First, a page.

John D Gerndt
29-Jun-2004, 07:58

To your third paragraph I do have one suggestion: try tube processing. You donít have to go whole hog just make a tube for your favorite format out of (spray painted) PVC pipe and give it a whirl. The agitation is energetic and quite even. You can do it in safelight and even boogie to tunes while you work, as it requires very little concentration to be your own motor. I used a cooler for the water bath until I was convinced that this is a better system than shuffling. Now I have a stand-up insulated sink for the practice Ė easier to boogie.


29-Jun-2004, 08:08
The contrast table in my article at http://unblinkingeye.com/Articles/PCat/PCat4/pcat4.html for HP5+ was made with the old film, which would not develop a CI of much over 0.9. As Clay mentions, the new HP5+ is a much better film at building contrast than the old version. It is curious that Ilford never mentioned any change in manufacturing procedures but those of us who use HP5+ with alternative processes know for sure that it changed, and for the better. Conversely, the new Tri-X 320 film is not as good for alternative printing as the old film because it takes longer development time to reach the same contrast.

I can recommend several developers that will give a CI of over 1.0 with the new HP5+ film. As Clay mentioned, D19 will give you a CI of about 1.1 with 8 or 9 minutes of development, and since that figure is gamma infinity more time won't time any harm except drive up B+f values slightly. So in essence if you are shooting a very contrast scene that you know in advace needs all of the CI the film can deliver just soup it in D19 for from 7-12 minutes and there you have it. You can also get a CI of about 1.1 with Pyrocat-HD 2:2:100 with a development time of 17 minutes, or with ABC Pyro 1:1:1:7 with a development time of 12 minutes. In my own work I am using Pyrocat-HD 2:2:100 for all of my negatives exposed in contrast, normal and slightly flat lighting conditions, but am using ABC 1:1:1:7 for scenes with really flat lighting. However, compared to Pyrocat-HD there will be some loss of effective film speed with both D19 and ABC Pyro. Grain is also much more prominent with D19 and ABC Pyro than with Pyrocat-HD, but assuming contact printing this would not be an issue.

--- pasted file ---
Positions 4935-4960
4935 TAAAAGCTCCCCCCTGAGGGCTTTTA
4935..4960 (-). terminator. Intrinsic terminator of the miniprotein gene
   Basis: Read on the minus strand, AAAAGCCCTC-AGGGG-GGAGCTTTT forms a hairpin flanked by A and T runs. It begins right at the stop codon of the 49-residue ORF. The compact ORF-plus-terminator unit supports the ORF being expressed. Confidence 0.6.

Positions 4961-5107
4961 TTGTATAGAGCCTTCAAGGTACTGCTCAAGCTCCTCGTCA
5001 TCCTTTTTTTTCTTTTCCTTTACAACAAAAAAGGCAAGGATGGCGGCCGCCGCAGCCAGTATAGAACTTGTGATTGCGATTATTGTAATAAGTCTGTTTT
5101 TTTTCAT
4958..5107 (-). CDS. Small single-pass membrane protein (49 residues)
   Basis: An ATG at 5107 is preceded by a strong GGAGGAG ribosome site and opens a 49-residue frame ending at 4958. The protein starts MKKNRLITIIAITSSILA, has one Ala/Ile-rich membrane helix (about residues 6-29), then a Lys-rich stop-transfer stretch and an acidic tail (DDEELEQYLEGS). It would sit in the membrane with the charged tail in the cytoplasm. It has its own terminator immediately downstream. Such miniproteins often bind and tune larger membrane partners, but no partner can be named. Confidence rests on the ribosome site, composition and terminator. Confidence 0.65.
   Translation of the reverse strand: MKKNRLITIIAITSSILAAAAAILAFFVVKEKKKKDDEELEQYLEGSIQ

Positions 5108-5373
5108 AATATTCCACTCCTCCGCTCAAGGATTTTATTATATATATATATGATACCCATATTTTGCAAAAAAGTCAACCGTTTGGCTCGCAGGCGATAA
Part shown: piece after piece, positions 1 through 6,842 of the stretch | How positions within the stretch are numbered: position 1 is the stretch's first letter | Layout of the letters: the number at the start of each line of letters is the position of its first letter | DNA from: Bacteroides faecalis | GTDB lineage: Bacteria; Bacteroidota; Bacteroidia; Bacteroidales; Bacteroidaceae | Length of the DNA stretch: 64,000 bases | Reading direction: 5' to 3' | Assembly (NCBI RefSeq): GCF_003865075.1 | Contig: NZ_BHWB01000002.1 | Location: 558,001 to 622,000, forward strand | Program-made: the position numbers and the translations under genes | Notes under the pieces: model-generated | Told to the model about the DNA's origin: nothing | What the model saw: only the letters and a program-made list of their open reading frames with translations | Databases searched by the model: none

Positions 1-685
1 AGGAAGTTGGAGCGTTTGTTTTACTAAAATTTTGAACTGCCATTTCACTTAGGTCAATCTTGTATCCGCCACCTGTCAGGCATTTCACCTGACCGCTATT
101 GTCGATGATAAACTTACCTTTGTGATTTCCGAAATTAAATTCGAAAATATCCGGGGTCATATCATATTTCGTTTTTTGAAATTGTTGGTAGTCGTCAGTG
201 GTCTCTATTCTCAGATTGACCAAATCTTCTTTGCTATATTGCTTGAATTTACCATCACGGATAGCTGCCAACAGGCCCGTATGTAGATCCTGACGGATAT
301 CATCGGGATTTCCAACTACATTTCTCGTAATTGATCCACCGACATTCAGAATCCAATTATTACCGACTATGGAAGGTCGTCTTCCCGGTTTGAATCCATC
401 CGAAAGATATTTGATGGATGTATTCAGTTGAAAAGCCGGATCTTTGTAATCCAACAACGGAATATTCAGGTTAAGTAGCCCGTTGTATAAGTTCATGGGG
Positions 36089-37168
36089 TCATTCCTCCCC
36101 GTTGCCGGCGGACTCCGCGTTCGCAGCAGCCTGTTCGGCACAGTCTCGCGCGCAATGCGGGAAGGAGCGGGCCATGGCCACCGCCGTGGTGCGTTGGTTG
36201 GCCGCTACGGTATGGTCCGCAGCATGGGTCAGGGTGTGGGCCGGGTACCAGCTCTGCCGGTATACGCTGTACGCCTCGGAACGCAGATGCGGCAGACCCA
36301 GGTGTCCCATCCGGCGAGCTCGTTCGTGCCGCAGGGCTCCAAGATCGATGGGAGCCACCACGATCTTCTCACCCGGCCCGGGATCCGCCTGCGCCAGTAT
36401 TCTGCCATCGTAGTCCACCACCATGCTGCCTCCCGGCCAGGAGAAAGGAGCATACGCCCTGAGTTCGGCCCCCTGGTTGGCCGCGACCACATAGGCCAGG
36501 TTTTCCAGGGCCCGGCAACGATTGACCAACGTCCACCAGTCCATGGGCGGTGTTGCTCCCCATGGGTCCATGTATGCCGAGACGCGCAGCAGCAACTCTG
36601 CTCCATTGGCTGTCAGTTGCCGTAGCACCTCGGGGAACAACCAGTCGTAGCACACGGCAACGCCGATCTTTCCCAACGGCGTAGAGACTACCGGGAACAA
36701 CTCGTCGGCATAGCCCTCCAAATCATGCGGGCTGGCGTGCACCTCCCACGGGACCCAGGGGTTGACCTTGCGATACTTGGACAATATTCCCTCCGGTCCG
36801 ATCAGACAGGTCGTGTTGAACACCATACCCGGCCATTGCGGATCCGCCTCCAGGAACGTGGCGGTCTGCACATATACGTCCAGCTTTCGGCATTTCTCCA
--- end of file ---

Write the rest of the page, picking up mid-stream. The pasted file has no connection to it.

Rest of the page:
Bergger BPF will not develop as much contrast as HP5+. It reaches a maximum CI of about 0.93 with 9 minutes of development in ABC Pyro 1:1:1:7, or 16 minutes in Pyrocat-HD 2:2:100. This would make it less than ideal for salted paper printing with flat lighting conditions.

Pete Caluori
29-Jun-2004, 10:30
Just a minor clarificationon to my previous post. I use the designation TMX to indicate Tmax-100 and TMY for Tmax-400; I believe these are Kodak's designations for these film, but I could be mistaken.

Clay, thanks for the info on your attempt to special order TMY - it is a shame.

Regards, Pete